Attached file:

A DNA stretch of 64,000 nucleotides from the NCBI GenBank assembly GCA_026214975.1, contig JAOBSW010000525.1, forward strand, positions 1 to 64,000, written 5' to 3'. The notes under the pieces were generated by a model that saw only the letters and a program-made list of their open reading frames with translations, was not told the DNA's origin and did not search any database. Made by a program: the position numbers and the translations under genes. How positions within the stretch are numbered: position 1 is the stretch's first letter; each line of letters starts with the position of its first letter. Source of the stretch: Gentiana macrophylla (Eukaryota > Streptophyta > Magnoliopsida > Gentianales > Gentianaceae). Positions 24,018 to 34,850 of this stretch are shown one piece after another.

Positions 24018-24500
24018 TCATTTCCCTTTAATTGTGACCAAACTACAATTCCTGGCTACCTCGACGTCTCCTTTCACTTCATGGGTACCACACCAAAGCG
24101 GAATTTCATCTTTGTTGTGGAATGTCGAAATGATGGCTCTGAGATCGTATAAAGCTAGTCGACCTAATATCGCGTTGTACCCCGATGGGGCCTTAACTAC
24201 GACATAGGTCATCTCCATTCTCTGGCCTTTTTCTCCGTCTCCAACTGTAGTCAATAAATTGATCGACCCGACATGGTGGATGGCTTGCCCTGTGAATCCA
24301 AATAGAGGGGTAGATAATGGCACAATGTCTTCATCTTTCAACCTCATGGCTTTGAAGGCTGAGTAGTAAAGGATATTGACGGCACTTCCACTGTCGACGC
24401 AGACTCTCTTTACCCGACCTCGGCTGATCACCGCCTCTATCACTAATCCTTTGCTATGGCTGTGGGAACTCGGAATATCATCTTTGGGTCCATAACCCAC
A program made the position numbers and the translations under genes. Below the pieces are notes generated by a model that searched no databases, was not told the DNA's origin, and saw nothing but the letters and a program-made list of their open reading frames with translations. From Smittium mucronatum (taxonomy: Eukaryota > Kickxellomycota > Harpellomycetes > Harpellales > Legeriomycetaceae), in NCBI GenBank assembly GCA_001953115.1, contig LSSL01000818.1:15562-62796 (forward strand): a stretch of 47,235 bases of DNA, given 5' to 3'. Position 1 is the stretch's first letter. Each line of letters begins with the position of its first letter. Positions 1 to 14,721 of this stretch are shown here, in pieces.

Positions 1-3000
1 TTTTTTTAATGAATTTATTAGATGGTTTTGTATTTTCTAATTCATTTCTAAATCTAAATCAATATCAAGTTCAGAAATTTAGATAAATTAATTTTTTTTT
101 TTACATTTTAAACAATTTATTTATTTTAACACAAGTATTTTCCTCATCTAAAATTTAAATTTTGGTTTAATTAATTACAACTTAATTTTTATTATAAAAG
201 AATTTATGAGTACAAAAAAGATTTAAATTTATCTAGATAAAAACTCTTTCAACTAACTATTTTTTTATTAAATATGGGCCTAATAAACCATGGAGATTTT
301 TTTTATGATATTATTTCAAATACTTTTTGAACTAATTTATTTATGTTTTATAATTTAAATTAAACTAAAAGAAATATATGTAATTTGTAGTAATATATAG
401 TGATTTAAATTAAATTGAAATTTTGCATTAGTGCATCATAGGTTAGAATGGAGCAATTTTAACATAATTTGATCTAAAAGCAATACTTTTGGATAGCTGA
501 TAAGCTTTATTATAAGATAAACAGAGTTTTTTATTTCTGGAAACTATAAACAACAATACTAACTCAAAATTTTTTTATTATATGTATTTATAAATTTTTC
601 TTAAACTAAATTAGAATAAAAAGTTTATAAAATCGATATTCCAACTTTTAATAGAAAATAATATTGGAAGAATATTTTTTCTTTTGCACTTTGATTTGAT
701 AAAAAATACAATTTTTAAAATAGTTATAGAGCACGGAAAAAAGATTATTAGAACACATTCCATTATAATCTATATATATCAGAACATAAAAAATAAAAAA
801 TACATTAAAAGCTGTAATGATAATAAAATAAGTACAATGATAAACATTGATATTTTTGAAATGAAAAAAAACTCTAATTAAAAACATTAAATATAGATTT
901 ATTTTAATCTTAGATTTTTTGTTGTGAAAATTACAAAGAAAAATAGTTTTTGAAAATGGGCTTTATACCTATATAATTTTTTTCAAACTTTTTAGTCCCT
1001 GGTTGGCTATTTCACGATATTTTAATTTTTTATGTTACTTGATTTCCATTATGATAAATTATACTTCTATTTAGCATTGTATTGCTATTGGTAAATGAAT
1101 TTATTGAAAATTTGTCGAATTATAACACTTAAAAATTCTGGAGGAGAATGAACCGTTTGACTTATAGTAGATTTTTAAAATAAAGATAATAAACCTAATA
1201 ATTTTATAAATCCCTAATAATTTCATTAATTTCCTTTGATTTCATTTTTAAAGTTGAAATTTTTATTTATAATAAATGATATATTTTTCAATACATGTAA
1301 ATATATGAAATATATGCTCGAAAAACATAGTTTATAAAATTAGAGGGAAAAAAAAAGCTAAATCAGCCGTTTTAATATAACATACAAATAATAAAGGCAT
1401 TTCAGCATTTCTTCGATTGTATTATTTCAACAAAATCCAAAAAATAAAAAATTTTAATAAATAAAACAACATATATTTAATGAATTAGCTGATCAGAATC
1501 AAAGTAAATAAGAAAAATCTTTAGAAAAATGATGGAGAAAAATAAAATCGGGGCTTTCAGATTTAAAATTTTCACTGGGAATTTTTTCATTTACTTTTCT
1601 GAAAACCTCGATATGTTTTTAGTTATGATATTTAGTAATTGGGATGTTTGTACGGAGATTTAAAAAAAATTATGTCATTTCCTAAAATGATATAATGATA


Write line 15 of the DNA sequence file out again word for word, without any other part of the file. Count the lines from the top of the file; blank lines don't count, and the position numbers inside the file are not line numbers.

501 TAAGCTTTATTATAAGATAAACAGAGTTTTTTATTTCTGGAAACTATAAACAACAATACTAACTCAAAATTTTTTTATTATATGTATTTATAAATTTTTC